The cliff path dropped down to a wide shingle beach and I wound my way back to town past some glorious houses, splashes of public art, beach huts and man-made sea bathing enclaves. The port area sums up Folkestone very neatly: gruesome, decrepit 70’s flats overlooking a tasteful and ambitious refurbishment of the town’s old harbour. If I was a betting man, or at least one with decent-sized cajones (ahem), I should be taking a property punt on the town. Get ahead of the curve, that’s what I say. Except this is just wishful thinking. I have to gird my loins for a long-range Cheltenham Festival punt, so finding the grit to gamble the retirement plan on a town’s potential resurgence seems remote. Back to the racing ante-post lists, then. 
High Summer wound into a mild Autumn and we paid a visit to the homeland to catch up with Bruv for his birthday. Those brief 2½ days in Yorkshire echoed Westport in the intensity of weather. On the Castleton Road, the magnificent vistas of Farndale and Rosedale to left and right, we encountered snow and screaming winds, broken up by a vivid sunset streaming out from under a dramatic linear cloudbase. The moor beyond The Lion Inn at Blakey Ridge resembled the fire and freeze of Iceland.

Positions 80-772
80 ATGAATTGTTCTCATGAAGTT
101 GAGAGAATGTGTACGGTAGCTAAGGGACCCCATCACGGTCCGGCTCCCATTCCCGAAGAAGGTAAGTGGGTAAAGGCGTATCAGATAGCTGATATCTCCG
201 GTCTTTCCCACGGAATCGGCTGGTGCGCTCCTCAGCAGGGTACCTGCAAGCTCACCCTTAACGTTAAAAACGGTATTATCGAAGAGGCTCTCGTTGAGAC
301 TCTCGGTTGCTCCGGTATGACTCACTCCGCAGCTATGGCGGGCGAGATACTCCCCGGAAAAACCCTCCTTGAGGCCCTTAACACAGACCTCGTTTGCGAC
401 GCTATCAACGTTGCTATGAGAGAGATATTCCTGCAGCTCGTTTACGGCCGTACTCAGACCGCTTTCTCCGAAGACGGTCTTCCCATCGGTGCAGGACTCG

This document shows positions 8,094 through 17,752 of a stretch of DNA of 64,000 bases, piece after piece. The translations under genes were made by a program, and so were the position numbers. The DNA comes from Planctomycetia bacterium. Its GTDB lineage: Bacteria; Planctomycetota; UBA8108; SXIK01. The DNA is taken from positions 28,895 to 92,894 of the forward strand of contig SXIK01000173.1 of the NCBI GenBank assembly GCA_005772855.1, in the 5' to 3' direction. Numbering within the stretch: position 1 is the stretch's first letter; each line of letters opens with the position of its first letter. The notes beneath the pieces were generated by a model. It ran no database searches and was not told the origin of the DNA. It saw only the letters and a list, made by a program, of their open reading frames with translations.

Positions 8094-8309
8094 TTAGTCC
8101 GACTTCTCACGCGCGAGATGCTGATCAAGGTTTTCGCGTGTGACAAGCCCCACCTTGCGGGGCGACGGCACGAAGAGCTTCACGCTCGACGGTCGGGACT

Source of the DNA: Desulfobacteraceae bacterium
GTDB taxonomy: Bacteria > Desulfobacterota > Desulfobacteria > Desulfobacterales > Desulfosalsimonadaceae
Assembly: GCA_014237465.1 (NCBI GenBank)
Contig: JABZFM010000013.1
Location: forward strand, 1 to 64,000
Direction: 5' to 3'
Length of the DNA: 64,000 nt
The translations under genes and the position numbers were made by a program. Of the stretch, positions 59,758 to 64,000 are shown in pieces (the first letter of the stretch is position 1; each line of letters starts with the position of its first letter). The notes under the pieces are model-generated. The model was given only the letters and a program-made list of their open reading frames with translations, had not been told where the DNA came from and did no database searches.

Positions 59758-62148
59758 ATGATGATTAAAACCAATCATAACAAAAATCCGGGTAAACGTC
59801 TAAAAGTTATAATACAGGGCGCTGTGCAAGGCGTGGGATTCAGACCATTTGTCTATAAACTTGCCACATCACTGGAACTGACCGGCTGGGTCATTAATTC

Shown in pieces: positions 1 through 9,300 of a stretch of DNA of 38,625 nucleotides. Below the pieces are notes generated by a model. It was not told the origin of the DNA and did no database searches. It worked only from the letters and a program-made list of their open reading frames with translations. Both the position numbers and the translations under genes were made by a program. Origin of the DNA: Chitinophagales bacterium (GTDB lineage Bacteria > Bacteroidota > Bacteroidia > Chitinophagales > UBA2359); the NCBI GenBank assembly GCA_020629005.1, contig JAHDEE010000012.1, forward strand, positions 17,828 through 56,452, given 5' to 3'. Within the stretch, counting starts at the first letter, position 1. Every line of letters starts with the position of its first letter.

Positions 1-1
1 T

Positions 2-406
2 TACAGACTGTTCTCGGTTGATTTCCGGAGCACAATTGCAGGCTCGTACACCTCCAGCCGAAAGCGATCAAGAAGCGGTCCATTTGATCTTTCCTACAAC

We were on our way to the Raven Hall Hotel at Ravenscar, surely one of the most romantically perfect settings anywhere on the stunning coast. The building perches on a headland 200 foot above the broiling North Sea, purposefully setting its granite countenance against the sharp north-easterlies; and affording a view over the striking bay, scarified at the water’s edge from its days as an alum-mining port, towards the fishing village of Robin Hoods Bay tumbling down the opposite headland.

It's been estimated that 25m tons of shale and rock were hewn from the quarries along this coast to produce the alum that was used as a colour fixative in leather goods. Together with extensive ironstone mining further north, 19th century heavy industry has shaped the coast in these parts more than the thrilling, raw view from the Raven Hall Hotel might suggest.

A visit to Dalby Forest next day could not have been more different. Shimmering Autumn sunlight from crisp blue skies illuminated golden leaves, with barely a breath of wind to cajole them from the branches. The landscape here has been shaped by farming and forestry, rather than mineral extraction.